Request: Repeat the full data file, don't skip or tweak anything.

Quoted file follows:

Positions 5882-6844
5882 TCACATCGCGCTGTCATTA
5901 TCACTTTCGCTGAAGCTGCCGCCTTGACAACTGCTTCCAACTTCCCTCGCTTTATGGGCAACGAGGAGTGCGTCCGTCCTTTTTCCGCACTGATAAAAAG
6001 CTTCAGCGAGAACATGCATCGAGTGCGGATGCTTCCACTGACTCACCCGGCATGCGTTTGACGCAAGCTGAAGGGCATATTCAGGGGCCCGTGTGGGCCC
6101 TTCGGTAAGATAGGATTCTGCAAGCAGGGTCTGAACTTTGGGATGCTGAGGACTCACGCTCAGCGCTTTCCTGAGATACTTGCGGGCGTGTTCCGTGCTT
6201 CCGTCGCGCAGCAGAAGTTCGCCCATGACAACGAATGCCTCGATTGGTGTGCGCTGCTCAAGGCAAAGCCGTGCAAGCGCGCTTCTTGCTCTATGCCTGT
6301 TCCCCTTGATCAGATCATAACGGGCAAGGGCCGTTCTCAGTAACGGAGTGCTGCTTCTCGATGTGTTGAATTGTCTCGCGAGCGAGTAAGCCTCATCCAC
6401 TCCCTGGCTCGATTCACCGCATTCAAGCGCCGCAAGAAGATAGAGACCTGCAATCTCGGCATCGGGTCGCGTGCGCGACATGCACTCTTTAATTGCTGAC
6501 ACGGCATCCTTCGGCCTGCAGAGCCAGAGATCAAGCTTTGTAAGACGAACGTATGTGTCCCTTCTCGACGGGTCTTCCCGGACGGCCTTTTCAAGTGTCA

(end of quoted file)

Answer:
Positions 5882-6844
5882 TCACATCGCGCTGTCATTA
5901 TCACTTTCGCTGAAGCTGCCGCCTTGACAACTGCTTCCAACTTCCCTCGCTTTATGGGCAACGAGGAGTGCGTCCGTCCTTTTTCCGCACTGATAAAAAG
6001 CTTCAGCGAGAACATGCATCGAGTGCGGATGCTTCCACTGACTCACCCGGCATGCGTTTGACGCAAGCTGAAGGGCATATTCAGGGGCCCGTGTGGGCCC
6101 TTCGGTAAGATAGGATTCTGCAAGCAGGGTCTGAACTTTGGGATGCTGAGGACTCACGCTCAGCGCTTTCCTGAGATACTTGCGGGCGTGTTCCGTGCTT
6201 CCGTCGCGCAGCAGAAGTTCGCCCATGACAACGAATGCCTCGATTGGTGTGCGCTGCTCAAGGCAAAGCCGTGCAAGCGCGCTTCTTGCTCTATGCCTGT
6301 TCCCCTTGATCAGATCATAACGGGCAAGGGCCGTTCTCAGTAACGGAGTGCTGCTTCTCGATGTGTTGAATTGTCTCGCGAGCGAGTAAGCCTCATCCAC
6401 TCCCTGGCTCGATTCACCGCATTCAAGCGCCGCAAGAAGATAGAGACCTGCAATCTCGGCATCGGGTCGCGTGCGCGACATGCACTCTTTAATTGCTGAC
6501 ACGGCATCCTTCGGCCTGCAGAGCCAGAGATCAAGCTTTGTAAGACGAACGTATGTGTCCCTTCTCGACGGGTCTTCCCGGACGGCCTTTTCAAGTGTCA